The many aspects of our celebration of the University of Michigan’s Bicentennial provide a wonderful opportunity to explore and engage with the achievements and the people who have made our history – and our future – so meaningful and exciting.
These opportunities are reflected in the events throughout 2017 that commemorate U-M’s amazing impact on society, and the students, faculty, staff, alumni and friends who helped shape our 200 years of excellence. We are looking forward with purpose and examining how U-M will continue to lead as one of the world’s premier public universities.
I am honored to present a series of three Presidential Bicentennial Colloquia that will thoughtfully explore topics related to the evolving role of the university and how it can better serve the common good. The colloquia are being led by members of our faculty, who have been appointed as Presidential Bicentennial Professors.
The first, titled “The Future University Community,” begins Jan. 30 and is led by Professor Martha S. Jones.
Among related events, the colloquium includes a dialogue with two legal scholars who sit on their nation’s highest courts: Associate Justice Sonia Sotomayor of the Supreme Court of the United States and U-M alumna Justice Susanne Baer of the Federal Constitutional Court of Germany. It will be moderated by journalist Michele Norris.
Though all tickets for the 10 a.m. dialogue at Hill Auditorium were quickly reserved, including space for hundreds of students who will attend in connection with classes, we will have overflow space in the Michigan League with live video.
A wonderful quality of our Bicentennial is our commitment to honest examination of our past – so that we can learn from difficult moments U-M experienced, including our mistakes. The first colloquium’s topic “The Future University Community” is ideal for such reflection.
We must not forget the moments in U-M history when we did not live up to the highest ideals of the leaders and best. As part of this colloquium, there will be a series of seven pop-up public art installations the week of April 3 that mark these milestones of the past when, looking back, we could have done better or been more inclusive.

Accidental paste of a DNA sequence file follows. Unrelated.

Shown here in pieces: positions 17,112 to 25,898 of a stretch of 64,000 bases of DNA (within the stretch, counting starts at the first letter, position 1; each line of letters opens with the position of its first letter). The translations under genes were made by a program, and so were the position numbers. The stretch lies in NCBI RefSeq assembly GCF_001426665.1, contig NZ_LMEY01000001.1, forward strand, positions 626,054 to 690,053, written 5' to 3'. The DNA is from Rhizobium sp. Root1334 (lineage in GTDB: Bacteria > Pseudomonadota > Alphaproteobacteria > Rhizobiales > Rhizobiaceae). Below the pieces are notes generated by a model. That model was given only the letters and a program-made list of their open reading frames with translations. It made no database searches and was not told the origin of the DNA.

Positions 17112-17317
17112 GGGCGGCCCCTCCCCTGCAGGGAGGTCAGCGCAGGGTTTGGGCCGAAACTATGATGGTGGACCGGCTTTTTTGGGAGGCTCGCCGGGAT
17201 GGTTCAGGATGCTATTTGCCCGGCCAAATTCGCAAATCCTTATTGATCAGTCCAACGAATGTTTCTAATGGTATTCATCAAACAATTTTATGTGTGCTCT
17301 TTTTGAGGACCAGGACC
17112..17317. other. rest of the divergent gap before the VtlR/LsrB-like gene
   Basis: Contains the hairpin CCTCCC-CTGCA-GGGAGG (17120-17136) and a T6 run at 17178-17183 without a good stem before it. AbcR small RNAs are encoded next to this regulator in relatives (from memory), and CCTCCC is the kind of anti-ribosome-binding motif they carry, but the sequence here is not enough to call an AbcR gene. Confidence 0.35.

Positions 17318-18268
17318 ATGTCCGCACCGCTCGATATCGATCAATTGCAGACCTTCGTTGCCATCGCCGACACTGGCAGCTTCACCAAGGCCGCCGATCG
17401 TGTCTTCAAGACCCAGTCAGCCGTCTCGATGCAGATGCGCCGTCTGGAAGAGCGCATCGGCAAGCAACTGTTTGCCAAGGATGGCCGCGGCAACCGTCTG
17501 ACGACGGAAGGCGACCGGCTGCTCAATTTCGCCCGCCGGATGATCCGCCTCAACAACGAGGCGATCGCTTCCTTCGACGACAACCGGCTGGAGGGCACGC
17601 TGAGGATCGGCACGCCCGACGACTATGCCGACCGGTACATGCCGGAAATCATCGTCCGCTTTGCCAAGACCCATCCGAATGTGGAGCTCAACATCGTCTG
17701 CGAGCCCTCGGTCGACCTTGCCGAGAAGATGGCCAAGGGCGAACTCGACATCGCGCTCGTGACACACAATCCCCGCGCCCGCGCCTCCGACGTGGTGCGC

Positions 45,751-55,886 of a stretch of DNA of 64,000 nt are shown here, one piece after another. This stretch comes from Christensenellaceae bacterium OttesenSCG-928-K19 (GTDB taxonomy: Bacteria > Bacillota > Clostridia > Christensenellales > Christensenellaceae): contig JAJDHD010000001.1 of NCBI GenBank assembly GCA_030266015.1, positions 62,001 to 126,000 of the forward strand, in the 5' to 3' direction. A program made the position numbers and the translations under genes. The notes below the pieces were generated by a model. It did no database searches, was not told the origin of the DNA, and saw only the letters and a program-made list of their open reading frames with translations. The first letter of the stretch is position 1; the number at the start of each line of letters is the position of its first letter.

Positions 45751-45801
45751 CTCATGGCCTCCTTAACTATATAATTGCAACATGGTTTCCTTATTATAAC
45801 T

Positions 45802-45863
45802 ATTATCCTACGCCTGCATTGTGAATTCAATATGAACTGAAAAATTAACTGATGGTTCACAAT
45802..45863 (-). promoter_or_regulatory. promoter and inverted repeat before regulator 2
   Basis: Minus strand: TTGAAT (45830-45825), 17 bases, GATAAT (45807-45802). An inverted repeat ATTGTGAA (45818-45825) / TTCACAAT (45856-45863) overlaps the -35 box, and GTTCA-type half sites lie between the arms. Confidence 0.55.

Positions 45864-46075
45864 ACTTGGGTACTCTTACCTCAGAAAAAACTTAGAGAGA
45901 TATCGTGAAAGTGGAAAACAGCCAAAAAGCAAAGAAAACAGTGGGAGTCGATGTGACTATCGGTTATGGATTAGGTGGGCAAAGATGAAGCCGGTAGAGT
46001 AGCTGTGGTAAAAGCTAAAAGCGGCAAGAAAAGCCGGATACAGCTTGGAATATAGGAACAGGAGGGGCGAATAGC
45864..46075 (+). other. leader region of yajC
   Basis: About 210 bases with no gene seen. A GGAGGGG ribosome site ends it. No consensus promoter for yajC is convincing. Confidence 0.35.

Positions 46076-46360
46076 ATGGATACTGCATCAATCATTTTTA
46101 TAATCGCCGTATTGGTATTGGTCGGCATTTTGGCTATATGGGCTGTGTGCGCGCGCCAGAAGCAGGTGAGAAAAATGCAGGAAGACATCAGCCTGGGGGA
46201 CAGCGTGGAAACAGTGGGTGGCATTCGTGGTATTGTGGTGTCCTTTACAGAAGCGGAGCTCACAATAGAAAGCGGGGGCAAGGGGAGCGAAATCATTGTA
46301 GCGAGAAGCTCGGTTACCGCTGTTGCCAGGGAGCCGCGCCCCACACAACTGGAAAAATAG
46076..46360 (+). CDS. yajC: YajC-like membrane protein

The title for the project is “Stumbling Blocks.” The installations will draw attention to the Native American land treaty of 1817, the role of women, affirmative action, student protest, biomedical research in a global context, nuclear research in war and in peace, and the role of staff.
Professor Jones says the idea behind the installations is to use the built environment to make the past visible, and to stimulate thinking about the idea of community.
I fully agree. We cannot succeed in our third century as a university without being honestly willing to examine the difficult times during our first two.
I commend the many members of our community who are exploring these important issues.
The “Making Michigan” theme semester in the College of Literature, Science, and the Arts, for example, is tracing the university’s history from 1817 to the present and looking at how U-M intersected with national and global events. This includes an event and exhibit called “The Leaders and the Rest: Boundaries and Belonging at the University of Michigan” in the Hatcher Graduate Library.
The theme semester began with a Jan. 12 lecture by Colson Whitehead, author of the 2016 National Book Award-winning novel, “The Underground Railroad.” The following evening, Professors Michael Witgen and Tiya Miles discussed Witgen’s research on the displacement of indigenous people in the formation of our state and our university.
The second presidential colloquium will be staged in conjunction with the Tanner Foundation meeting June 26. Its subject will be the Evolving Bargain between Research Universities and Society.